Μὴ μου τοὺς κύκλους τάραττε! - Do not disturb my circles!
Archimedes was a Greek mathematician, physicist, engineer, inventor, and astronomer. He was born in Syracuse, a Greek city in Sicily c. 287 BC and died c. 212 BC. Archimedes tells us in one of his works that his father’s name was Phidias and he was an astronomer.
What is Archimedes known for?
Archimedes invented a method for determining the volume of an object with an irregular shape. According to a story told by Vitruvius, a votive crown for a temple had been made out of pure gold for King Hiero II of Syracuse (supplied by the king himself), and Archimedes was asked to find out whether any silver had been substituted by the dishonest goldsmith. Archimedes had to solve the problem without damaging the crown, so he could not melt it down in order to calculate its density. One day, while taking a bath, he noticed that the level of the water in the tub rose as he got in, and realized that this effect could be used to determine the volume of the crown. So the submerged crown should displace an amount of water equal to its own volume. By dividing the mass of the crown by the volume of water displaced, the density of the crown could be obtained. This density would be lower than that of gold if cheaper and less dense metals had been added. Archimedes then took to the streets naked, so excited by his discovery that he had forgotten to dress, crying “Eureka!” (meaning “I have found it!”). The test was then conducted successfully, proving that silver had indeed been mixed in with the gold.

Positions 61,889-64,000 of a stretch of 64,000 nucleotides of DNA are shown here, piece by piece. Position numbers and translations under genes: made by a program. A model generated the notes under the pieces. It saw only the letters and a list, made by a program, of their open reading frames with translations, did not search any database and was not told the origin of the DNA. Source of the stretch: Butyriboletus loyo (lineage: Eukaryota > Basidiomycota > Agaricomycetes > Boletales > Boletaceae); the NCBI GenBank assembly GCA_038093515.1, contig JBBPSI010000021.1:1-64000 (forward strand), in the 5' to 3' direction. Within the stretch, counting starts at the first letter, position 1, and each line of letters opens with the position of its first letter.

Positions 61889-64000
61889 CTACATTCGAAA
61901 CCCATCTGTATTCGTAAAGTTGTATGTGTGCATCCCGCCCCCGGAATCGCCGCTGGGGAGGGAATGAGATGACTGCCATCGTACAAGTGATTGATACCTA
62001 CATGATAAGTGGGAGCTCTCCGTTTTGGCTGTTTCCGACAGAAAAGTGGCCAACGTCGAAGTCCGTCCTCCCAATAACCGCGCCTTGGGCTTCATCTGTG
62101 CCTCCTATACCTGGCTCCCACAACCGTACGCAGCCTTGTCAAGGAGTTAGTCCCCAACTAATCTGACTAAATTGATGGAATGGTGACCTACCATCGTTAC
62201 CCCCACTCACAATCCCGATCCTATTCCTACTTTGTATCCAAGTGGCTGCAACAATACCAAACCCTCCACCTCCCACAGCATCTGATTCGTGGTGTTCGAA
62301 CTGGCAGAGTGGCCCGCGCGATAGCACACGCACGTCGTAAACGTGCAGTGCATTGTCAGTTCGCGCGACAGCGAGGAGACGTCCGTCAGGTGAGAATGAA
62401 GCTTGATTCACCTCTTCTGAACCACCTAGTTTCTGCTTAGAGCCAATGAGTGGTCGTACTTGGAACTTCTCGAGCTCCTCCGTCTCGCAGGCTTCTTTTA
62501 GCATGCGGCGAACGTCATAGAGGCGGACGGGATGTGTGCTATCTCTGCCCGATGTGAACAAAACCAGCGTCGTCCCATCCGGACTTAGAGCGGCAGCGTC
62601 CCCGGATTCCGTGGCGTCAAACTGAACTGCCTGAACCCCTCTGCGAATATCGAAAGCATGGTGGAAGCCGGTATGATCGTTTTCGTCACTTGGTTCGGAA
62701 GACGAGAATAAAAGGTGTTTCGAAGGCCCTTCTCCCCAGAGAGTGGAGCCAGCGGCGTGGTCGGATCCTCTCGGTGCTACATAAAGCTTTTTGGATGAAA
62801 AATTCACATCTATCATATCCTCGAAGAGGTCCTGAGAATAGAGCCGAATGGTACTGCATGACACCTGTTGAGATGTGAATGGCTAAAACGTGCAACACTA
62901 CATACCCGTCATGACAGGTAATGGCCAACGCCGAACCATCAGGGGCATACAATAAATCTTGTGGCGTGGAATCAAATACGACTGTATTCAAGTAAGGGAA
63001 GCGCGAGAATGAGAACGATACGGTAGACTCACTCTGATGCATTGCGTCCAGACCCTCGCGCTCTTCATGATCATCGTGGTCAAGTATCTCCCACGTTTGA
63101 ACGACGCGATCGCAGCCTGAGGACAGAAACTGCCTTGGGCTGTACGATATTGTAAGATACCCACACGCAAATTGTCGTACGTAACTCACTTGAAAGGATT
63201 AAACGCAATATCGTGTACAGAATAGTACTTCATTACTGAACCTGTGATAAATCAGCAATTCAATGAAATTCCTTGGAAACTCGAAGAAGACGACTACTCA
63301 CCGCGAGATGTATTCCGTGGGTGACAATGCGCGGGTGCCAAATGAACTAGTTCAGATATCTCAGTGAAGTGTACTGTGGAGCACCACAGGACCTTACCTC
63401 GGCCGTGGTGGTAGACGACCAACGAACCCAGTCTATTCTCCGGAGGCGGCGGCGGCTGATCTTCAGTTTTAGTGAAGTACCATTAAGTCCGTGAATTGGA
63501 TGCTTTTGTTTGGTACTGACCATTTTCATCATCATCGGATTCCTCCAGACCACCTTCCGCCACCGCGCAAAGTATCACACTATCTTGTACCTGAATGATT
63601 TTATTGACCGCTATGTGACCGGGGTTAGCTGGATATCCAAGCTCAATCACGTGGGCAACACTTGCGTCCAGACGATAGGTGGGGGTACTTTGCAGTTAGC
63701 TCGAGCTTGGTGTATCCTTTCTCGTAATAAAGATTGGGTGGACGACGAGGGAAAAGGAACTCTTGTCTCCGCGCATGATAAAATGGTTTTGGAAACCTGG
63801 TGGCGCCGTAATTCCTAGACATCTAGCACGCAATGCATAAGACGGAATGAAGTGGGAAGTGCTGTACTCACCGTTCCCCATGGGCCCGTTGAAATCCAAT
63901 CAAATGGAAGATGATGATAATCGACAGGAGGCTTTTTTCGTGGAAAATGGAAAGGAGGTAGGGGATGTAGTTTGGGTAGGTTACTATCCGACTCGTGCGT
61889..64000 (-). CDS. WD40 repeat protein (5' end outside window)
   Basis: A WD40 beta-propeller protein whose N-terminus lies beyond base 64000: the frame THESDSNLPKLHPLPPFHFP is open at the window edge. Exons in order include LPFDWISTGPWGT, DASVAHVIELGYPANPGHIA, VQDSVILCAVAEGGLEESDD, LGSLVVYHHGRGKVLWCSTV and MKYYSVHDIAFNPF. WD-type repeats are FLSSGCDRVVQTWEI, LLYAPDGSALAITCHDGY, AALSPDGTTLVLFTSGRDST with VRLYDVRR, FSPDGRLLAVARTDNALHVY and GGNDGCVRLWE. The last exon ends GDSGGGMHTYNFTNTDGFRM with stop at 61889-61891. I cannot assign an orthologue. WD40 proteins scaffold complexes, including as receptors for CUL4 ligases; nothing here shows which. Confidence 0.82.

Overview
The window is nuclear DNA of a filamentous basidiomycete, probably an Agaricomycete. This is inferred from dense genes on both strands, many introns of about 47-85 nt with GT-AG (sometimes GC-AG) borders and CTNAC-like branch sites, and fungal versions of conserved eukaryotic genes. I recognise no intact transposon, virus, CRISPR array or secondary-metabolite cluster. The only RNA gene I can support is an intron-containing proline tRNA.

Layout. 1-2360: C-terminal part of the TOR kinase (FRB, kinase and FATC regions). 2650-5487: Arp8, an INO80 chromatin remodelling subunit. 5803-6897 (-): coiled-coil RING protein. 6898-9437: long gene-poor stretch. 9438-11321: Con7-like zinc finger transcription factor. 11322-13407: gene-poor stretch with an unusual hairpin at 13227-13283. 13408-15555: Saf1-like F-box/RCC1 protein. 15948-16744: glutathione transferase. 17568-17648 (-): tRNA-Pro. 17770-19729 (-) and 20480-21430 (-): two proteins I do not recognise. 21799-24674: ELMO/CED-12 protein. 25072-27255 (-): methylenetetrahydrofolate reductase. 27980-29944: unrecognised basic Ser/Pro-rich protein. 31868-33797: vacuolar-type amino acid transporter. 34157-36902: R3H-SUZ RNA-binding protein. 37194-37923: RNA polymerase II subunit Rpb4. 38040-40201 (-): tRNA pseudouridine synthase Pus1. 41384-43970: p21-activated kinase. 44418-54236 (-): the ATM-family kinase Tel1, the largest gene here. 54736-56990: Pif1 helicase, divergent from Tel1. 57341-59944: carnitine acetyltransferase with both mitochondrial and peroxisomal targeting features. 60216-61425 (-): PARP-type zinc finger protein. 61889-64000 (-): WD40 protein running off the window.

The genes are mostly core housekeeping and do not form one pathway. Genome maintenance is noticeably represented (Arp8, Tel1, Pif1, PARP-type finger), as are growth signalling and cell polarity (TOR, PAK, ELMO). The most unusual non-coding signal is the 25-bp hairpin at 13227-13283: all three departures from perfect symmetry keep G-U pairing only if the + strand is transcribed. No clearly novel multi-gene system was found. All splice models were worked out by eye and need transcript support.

Although few details of Archimedes’ life are known, he is regarded as one of the leading scientists in classical antiquity. Archimedes anticipated modern calculus and analysis by applying concepts of infinitesimals and the method of exhaustion to derive and rigorously prove a range of geometrical theorems, including the area of a circle, the surface area and volume of a sphere, and the area under a parabola.
Other mathematical achievements include deriving an accurate approximation of pi, defining and investigating the spiral bearing his name, and creating a system using exponentiation for expressing very large numbers. Archimedes was also one of the first scientists to apply mathematics to physical phenomena, founding hydrostatics and statics, including an explanation of the principle of the lever.
He is credited with designing innovative machines, such as his screw pump, compound pulleys, and defensive war machines to protect his native Syracuse from invasion by the Romans.
Archimedes died c. 212 BC when Roman forces under General Marcus Claudius Marcellus captured the city of Syracuse after a two-year-long siege.